By Bob Spiwak
In a previous column we touched on the Yakama Nation’s salmon recovery project on the Methow River near the Weeman Bridge, and since the end of July things are moving apace.
From a quarter-mile up the road from our West Boesel location, there is the daily concert of high-pitched beeps as various pieces of construction equipment shift into reverse, preceded by the percussion clangs and bangs of monster track hoes.
The object of the project is to provide an area where the salmon preparing to spawn have a place to rest after their upstream journey. Redds, or spawning places, have been determined by fishery biologists. The fish will have an inlet, as well as outlet, to do their thing in the river. By utilizing the ground water, the temperature will be around a constant 50 degrees, winter and summer, ideal for the salmonids, spring Chinook and steelhead.
After months, if not years, of preparatory work, the digging began less than two weeks ago, creating huge channels into which several thousand feet of pipe will be laid, then buried. The pipes will carry water — not from the river, but ground water — that will percolate upward into minute slots in the pipes. The slots are about 1/8-inch across to keep debris out. The water will collect and run downhill and exit into the river through a 30-inch wide pipe, which begins at a diameter of 16 inches.
According to habitat biologist Hans Smith, logs averaging 40 feet long will be placed along the ditching to stabilize the ground, and in some areas will be attached to pilings 16 to 18 inches in diameter driven 8 feet into the earth. After that, the ditches will be filled with local soils and the covered waterway seeded with native plants. For further protection of the disturbed land, temporary fencing will be erected until the plants have matured, this to keep out the deer and cows.
The salmon rehabilitation project, one of several on the Methow, is funded by monies given to the Yakama Nation by the Bonneville Power Administration. Our information indicates that it is the result of the final resolution of a broken treaty between the Indians and the United States government, possibly with the 1868 treaty at Fort Laramie.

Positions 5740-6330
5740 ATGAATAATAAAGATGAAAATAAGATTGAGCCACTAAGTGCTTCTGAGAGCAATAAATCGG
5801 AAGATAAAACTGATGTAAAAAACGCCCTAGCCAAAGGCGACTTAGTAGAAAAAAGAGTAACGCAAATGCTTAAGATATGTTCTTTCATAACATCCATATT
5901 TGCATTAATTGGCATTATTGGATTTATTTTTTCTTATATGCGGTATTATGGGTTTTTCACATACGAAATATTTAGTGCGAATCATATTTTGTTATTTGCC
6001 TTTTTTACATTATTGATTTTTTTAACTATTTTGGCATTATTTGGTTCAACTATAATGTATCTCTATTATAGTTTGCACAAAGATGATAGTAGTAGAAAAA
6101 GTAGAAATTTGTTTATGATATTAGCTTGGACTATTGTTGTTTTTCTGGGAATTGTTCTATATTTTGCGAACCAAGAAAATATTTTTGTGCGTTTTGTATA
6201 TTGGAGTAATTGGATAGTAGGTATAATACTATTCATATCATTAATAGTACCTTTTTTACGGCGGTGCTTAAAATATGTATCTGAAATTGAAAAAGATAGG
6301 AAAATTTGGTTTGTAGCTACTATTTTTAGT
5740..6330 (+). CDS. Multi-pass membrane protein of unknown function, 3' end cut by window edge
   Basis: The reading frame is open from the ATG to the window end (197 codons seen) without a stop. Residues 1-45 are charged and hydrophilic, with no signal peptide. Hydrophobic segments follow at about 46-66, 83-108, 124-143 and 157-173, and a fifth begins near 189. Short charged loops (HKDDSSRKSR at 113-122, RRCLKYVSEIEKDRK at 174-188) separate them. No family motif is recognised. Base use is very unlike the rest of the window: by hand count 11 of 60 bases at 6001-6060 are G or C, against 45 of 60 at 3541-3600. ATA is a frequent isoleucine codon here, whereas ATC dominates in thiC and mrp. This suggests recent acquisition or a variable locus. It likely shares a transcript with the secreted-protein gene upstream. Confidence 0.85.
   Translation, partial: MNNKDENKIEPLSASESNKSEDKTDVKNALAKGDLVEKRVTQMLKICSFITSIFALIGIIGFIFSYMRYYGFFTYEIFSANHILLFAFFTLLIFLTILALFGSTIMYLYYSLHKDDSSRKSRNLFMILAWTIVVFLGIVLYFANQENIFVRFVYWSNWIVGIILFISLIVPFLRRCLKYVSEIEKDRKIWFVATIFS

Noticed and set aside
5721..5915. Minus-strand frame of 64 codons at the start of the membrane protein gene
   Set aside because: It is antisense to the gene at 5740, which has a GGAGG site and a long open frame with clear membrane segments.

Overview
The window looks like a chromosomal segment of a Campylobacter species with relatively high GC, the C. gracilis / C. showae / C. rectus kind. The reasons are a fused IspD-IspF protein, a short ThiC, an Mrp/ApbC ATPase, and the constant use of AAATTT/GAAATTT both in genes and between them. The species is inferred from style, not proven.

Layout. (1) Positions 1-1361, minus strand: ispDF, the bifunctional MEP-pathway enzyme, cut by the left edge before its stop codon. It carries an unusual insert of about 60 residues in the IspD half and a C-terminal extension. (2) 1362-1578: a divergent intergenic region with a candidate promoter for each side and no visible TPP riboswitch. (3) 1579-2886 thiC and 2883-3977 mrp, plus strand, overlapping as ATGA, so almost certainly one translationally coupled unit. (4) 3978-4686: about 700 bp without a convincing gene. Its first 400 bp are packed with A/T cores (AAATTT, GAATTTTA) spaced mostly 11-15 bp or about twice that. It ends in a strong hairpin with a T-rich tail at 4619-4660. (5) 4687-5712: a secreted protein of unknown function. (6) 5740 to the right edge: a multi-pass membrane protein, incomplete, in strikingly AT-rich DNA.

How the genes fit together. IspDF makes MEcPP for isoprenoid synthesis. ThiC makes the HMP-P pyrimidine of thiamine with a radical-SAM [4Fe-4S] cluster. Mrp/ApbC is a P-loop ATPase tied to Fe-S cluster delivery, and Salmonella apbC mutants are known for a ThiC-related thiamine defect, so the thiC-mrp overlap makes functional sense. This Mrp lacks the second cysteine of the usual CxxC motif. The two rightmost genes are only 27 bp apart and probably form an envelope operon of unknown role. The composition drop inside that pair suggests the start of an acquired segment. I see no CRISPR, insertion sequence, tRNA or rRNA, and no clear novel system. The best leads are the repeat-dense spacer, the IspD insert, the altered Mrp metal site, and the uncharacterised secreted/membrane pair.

The many acres involved in this project are owned by the Washington Department of Fish and Wildlife (WDFW). Pitkin Construction of Wenatchee is doing the work, which is overseen by foreman Darrin Flitton, who provided a lot of the information above.
The term “overseen” can be taken literally, for Flitton has a dandy little drone with a gimbal (omni-directional) camera mounted on its body. From the drone’s vantage point of 400 feet in the air, we could see everything from the Weeman Bridge to where we were standing a quarter-mile away, and then the camera zoomed inward, isolating the two of us at Flitton’s truck. With this device, Flitton can monitor at a glance all phases of the digging, dumping, removing and placement, and minimize driving from area to area.
A portion of the channel where the water will flow into the Methow has already been dug to groundwater, and it looks clean and clear.
There are, of course, some questions and criticisms among locals — one being whether there will be enough water in the river for fish to even reach this area. (A week ago, my medium-size dog was able to walk across and the water was never above her chest.) Another question is how much of the downstream groundwater will be lost to residents and irrigators’ wells. Needless to say, there are those who either pooh-pooh the project as worthless, or lament the millions of dollars being spent.
Nothing can be done about the latter, and in the best of seasons, only the coming years will tell if this will be successful. We can only hope for a huge snowpack in the mountains this winter, yielding enough water to renew the river.